Reliance Industries sees long-term future in petrochemicals
NEW DELHI: Reliance Industries, currently India’s second most valuable listed company, got rich by trading fuel across Asia, Africa and Europe while effectively ignoring its home market.
Reliance’s refineries processed crude from the nearby Middle East and sold fuel to fast-growing markets in North Asia including China, Japan, South Korea and Taiwan.
That began to change when India’s oil demand surged, overtaking Japan as the world’s third-biggest consumer. Reliance took more interest in the country’s retail fuel sector and has opened more than 1,300 service stations.
This push into the domestic fuel market may stumble after India’s government imposed cost controls on Oct. 4 on gasoline and diesel prices to rein in recent record highs.
Reliance’s shares plunged 6.9 per cent on the day of the announcement and are down about 20 per cent since their record close on Aug. 28.
The decline has pushed Reliance’s market capitalisation down to 6.64 trillion rupees ($90.47 billion) and it is no longer India’s most valuable company, sitting behind Tata Consultancy Services Ltd at 6.77 trillion rupees.
The price shock, driven by soaring crude import costs, angered consumers and triggered riots by farmers, forcing the government to react at the cost of its refiners’ health.
For now, Reliance is staying with its retail plans despite the recent trouble.
“When prices are cut, you have to effectively match it,” said Venkatachari Srikanth, Reliance’s joint chief financial officer, during their earnings presentation on Oct.17. “We are not going to let this alter broadly our strategy on retail petroleum.”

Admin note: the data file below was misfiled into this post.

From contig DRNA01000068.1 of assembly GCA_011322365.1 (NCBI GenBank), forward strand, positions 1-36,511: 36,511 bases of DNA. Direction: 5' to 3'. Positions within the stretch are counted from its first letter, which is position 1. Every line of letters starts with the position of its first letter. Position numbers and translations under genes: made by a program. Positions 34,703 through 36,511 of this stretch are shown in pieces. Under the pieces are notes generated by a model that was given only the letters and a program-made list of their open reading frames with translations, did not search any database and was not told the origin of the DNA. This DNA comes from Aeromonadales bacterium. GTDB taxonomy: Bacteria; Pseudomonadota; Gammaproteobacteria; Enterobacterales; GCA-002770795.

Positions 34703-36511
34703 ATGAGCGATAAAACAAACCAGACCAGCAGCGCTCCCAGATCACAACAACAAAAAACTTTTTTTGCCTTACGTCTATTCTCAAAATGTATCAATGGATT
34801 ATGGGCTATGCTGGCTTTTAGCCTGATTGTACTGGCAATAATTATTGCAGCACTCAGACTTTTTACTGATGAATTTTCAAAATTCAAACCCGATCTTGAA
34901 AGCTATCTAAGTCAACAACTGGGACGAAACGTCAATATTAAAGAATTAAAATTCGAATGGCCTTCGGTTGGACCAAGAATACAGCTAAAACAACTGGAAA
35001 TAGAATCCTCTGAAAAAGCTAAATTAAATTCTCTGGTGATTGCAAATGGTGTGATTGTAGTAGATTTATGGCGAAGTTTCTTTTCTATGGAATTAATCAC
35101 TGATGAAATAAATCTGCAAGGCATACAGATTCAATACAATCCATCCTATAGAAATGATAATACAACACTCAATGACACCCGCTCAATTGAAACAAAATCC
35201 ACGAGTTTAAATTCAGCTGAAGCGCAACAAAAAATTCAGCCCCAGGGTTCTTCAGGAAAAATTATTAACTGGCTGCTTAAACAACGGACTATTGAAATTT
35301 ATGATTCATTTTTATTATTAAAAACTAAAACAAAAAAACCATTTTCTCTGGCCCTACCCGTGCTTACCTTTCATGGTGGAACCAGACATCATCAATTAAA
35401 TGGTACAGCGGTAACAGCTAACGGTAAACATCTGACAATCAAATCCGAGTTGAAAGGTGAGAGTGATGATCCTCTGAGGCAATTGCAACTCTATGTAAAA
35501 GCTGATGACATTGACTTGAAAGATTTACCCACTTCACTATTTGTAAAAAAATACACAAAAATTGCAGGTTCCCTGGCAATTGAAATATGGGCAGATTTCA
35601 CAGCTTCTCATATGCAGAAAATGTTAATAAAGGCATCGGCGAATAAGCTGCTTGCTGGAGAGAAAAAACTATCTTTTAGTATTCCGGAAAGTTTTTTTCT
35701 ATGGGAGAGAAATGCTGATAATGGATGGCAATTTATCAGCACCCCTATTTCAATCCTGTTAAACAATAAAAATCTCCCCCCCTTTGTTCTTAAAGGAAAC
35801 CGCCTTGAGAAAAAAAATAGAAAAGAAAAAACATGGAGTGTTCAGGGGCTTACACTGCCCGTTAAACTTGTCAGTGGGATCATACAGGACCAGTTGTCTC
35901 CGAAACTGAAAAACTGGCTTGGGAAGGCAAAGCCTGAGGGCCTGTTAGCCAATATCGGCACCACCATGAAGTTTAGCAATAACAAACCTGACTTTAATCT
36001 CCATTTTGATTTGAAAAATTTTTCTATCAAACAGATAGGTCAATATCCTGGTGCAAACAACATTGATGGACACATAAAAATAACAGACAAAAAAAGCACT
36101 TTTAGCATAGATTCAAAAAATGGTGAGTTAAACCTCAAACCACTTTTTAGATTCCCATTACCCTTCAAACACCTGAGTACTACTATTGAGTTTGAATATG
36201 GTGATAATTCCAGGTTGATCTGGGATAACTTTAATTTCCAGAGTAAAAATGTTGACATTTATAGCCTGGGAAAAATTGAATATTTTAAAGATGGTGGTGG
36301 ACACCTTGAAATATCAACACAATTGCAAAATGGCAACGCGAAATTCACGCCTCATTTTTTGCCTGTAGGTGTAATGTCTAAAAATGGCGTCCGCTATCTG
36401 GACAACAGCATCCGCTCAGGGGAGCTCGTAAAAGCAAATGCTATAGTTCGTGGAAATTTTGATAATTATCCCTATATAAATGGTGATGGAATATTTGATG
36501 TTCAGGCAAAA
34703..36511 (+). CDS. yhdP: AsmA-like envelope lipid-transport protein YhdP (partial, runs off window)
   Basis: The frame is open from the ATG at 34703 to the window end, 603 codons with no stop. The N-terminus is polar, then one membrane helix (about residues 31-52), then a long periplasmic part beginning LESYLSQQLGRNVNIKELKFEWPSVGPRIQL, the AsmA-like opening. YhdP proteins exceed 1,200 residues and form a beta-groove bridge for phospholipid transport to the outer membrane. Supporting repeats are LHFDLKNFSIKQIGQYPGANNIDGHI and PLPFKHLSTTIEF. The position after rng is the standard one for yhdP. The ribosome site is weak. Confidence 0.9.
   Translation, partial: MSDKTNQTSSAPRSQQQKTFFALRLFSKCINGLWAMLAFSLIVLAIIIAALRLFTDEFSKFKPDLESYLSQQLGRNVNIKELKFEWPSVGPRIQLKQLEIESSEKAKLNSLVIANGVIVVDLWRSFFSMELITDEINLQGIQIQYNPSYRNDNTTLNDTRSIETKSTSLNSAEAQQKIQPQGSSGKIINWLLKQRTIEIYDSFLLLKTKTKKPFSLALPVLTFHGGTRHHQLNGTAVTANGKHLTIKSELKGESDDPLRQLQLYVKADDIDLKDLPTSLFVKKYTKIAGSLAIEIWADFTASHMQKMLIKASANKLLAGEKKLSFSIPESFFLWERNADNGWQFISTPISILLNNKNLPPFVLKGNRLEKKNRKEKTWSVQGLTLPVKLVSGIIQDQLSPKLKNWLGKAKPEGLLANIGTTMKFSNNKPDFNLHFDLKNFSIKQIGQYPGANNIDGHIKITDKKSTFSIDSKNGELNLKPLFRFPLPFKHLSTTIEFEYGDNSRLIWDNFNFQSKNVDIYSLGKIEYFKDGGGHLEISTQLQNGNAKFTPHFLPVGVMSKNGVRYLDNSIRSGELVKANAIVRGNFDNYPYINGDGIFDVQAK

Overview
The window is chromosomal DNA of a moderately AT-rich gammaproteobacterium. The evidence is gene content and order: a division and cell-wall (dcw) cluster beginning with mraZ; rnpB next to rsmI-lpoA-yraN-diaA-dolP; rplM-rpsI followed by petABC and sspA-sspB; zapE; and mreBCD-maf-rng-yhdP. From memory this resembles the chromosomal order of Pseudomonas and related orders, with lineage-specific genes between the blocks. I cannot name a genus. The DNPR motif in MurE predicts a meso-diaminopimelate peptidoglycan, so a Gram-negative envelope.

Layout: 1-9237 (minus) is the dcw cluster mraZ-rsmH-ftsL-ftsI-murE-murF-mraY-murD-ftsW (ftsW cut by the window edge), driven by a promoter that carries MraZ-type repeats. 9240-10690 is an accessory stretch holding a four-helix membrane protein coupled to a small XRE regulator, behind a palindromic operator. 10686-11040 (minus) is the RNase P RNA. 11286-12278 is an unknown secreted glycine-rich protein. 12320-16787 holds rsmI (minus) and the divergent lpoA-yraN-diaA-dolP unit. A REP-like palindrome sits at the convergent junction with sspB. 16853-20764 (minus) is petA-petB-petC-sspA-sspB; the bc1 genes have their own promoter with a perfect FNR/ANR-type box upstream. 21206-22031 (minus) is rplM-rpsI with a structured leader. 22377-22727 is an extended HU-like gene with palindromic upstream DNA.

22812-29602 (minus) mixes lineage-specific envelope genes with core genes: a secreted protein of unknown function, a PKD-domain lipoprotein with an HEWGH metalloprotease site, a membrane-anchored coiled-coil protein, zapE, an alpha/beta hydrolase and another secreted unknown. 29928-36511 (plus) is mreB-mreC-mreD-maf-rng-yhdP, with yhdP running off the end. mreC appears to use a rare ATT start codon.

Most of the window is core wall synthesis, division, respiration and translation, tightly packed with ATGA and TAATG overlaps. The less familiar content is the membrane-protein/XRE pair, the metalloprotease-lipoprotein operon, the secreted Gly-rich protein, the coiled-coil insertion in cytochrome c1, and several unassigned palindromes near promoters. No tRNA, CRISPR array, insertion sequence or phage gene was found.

In line with that, Reliance is planning as many as 2,000 retail stations with oil major BP Plc over the next three years, local media reported on Tuesday.
Reliance’s domestic push made sense in an Asian fuel market that is increasingly crowded with new refinery capacity from the Middle East, Southeast Asia and China.
The new capacity, combined with soaring crude prices, has eroded profit margins for producing refined fuels.
With the domestic market now also under pressure from price controls, some analysts have been spooked.
Sukrit Vijayakar, director of Indian oil consultancy Trifecta said the government move could “be disastrous for Reliance.” The retail move puts Reliance into competition against government controlled refiners like Bharat Petroleum Corp, Hindustan Petroleum Corp and Indian Oil Corp, the country’s biggest refiner.
Reliance’s domestic strategy initially won the backing of investors and the retail fuels group was touted by company Chairman Mukesh Ambani in a speech at its annual general meeting in July.
Between January and August, Reliance’s shares soared 45 per cent, far outpacing the state-owned refiners as well as India’s main stock index, the Nifty 50, which gained 12.5 per cent.
But rising crude prices, which jumped from under $70 per barrel in early 2018 to around $85 in early October, and a tumbling rupee combined to push domestic fuel prices to records, undermining Reliance’s retail strategy despite some relief from a dip in crude prices in recent weeks.
Still, Rohit Ahuja, senior vice president of India’s BOB Capital Markets, which has a buy rating on Reliance, said signs of an “oil price shock” in India were “already visible.”
Reliance may gradually mothball its retail stations because of the cost controls, said Macquarie Capital Ltd Analyst Aditya Suresh in a note on Oct. 5, though the bank expects no meaningful impact on its earnings. Reliance may be better placed to thrive on exports despite the increasing competition in Asia and the Middle East.